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City of Crookston preliminary 2021 levy set at a 6% increase; goal is to get to 5%

Weasner says the City's massive reliance on state Local Government Aid needs to be eased somewhat, which means local property tax revenue needs to support a larger percentage of the budget.

Mike Christopherson
Crookston Times

    After some pushed for a 7% City of Crookston 2021 property tax levy increase and others countered with a 5% increase, the Crookston City Council at a special Ways and Means Committee meeting Monday night found some middle ground and approved a preliminary 2021 levy increase of 6% on a total budget of just over $14 million, with the goal between now and when a final, certified budget and levy must be approved in December of whittling enough expenses to get it down to 5%.

    The vote on Ward 4 Council Member Don Cavalier’s motion, seconded by Ward 3 Council Member Clayton Briggs, was 6-3 in favor. Council members Jake Fee, Steve Erickson and Bobby Baird voted against. Judging by their comments during the discussion, they wanted a 5% preliminary levy increase.

    In order to get from 6% to 5%, Interim City Administrator Angel Weasner said approximately $22,000 in savings is going to have to be identified and removed from the 2021 expense ledger. Council members didn’t think that would be too difficult. Items mentioned for potential removal included $15,000 for the Northwest Minnesota Small Business Development Center in Crookston – which could be moved to the CHEDA budget, Fee said – as well as a paving project at the Crookston Police Department and a new Polaris Ranger for the Parks & Recreation Department.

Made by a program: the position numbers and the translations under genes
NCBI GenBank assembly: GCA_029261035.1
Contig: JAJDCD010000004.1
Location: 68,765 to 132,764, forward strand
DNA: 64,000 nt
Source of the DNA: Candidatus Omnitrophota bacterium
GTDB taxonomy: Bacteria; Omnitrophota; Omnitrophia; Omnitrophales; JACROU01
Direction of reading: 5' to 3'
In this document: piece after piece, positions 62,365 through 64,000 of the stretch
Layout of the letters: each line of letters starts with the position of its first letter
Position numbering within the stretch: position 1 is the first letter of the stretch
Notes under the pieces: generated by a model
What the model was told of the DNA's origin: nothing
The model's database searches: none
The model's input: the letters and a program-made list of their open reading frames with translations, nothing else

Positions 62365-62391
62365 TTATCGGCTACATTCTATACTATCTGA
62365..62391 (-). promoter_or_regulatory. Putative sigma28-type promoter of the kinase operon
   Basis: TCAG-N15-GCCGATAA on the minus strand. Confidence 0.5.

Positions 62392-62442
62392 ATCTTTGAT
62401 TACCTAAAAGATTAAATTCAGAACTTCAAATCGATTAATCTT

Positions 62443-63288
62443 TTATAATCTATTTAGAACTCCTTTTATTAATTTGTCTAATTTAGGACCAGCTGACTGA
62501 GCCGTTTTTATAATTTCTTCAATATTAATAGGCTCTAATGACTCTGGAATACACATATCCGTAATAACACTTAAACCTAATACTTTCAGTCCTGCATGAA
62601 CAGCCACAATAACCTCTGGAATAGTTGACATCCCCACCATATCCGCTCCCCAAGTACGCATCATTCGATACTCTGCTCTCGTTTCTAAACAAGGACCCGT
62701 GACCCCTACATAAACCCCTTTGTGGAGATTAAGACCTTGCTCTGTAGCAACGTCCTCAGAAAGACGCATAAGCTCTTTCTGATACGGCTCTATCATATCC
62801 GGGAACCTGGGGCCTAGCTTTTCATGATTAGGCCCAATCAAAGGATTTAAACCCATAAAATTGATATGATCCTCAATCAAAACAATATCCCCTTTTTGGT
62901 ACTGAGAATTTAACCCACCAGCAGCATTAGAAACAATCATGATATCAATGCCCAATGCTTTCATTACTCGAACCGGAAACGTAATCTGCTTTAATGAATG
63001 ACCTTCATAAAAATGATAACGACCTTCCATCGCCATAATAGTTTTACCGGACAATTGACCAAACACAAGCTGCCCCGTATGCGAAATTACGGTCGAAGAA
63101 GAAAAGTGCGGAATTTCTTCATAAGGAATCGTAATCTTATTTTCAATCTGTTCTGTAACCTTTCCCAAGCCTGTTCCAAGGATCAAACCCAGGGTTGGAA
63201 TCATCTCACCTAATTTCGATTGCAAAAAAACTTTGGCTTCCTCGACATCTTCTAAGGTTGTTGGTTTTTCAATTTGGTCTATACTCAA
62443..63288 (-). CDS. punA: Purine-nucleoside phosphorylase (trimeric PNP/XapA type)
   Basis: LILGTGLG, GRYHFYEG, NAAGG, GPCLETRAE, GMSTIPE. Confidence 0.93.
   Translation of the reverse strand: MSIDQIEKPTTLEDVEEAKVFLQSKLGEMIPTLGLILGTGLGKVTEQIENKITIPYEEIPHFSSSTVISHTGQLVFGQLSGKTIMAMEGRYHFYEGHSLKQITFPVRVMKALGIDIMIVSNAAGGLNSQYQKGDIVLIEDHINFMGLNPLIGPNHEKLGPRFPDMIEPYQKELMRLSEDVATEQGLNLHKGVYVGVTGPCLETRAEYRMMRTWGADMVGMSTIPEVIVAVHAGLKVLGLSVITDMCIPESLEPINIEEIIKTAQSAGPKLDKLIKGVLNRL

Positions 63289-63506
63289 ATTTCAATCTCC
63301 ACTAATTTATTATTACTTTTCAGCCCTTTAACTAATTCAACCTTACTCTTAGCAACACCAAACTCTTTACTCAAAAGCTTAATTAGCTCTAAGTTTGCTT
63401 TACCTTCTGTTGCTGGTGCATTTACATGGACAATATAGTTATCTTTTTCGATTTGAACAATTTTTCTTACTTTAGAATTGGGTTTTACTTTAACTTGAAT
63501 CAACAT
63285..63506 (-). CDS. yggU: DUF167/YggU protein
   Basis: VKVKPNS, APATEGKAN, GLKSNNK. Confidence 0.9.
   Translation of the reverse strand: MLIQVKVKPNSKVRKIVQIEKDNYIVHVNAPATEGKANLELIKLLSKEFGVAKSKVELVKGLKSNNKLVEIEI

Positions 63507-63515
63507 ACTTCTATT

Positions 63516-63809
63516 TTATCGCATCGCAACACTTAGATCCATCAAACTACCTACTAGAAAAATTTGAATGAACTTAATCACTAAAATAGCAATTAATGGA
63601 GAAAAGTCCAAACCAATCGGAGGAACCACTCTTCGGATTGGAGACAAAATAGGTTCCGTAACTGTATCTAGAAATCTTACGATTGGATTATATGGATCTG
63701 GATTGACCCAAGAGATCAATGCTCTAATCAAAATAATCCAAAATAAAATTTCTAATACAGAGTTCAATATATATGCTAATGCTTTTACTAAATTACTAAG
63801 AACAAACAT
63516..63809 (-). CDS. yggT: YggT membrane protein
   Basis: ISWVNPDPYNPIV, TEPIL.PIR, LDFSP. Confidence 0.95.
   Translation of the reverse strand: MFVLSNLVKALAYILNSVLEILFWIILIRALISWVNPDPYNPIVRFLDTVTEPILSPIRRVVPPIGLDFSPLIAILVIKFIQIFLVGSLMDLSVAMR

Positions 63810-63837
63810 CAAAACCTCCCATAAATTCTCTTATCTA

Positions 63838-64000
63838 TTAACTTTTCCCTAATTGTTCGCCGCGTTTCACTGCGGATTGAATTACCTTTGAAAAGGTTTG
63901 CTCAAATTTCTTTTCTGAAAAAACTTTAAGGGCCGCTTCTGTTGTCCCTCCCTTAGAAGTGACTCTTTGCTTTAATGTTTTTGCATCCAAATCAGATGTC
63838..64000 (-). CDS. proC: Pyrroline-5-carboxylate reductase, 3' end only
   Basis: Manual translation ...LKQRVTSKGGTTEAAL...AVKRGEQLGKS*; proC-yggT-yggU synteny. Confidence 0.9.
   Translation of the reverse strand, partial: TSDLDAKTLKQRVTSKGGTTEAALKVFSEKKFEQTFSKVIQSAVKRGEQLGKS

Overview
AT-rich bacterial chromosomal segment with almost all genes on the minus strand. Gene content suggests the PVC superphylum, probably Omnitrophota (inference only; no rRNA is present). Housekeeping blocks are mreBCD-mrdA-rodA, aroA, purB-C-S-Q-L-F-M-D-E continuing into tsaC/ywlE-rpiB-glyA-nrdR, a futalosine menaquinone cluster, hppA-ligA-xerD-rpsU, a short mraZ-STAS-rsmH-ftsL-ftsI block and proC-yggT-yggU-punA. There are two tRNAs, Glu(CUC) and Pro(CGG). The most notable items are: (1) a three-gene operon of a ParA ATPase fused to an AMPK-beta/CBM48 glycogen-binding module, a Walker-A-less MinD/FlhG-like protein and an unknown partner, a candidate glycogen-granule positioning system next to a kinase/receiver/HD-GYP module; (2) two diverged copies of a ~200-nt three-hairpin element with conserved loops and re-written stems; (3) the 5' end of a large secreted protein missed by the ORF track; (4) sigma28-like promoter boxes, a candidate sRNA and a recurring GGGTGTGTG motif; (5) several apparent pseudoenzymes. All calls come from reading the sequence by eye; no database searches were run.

The budget at this point includes $25,000 for efforts to market Crookston. The Crookston Area Chamber of Commerce has requested $25,000 to lead marketing efforts for the community, but Fee pointed out Monday that the $25,000 is “just budgeted, and not for anyone specific.”

    So how does a 5% City levy increase in 2021 impact homes at various price-points in Crookston, in terms of increased property taxes paid in 2021 compared to 2020? Here are a trio of examples:

    • $50,000 home: $10.36 more

    • $150,000 home: $31.09 more

    • $300,000 home: $62.18 more

    At 6%, the impact is:

    • $50,000 home: $13.31 more

    • $150,000 home: $39.91 more

    • $300,000 home: $79.81

    Weasner recommended a 7% preliminary levy increase, citing as her primary justification the City’s need to decrease its massive reliance on the state’s Local Government Aid (LGA) program. There is perhaps no other municipality in Minnesota more reliant on LGA than Crookston, which is considered low on the property tax wealth scale. It’s been the council’s pattern over the past several years to approve levy increases of 3%, with the occasional 5% increase, but Weasner said that’s not going to put a dent in the City’s dependence on LGA, which is inching closer to $4 million a year.

    “We feel 7 is a good number,” Weasner said. “I know everyone likes a lower number, but if we’re ever going to get off being so reliant on LGA, 3% does not get us anywhere.”

    A 7% levy increase would help start the City down a path, even if only slightly so, of utilizing local property tax revenue more and LGA less in its budgets, she continued. To illustrate the point, Weasner said LGA made up 66% of the City’s 2020 budget; in 2021 it’s projected to account for 63%.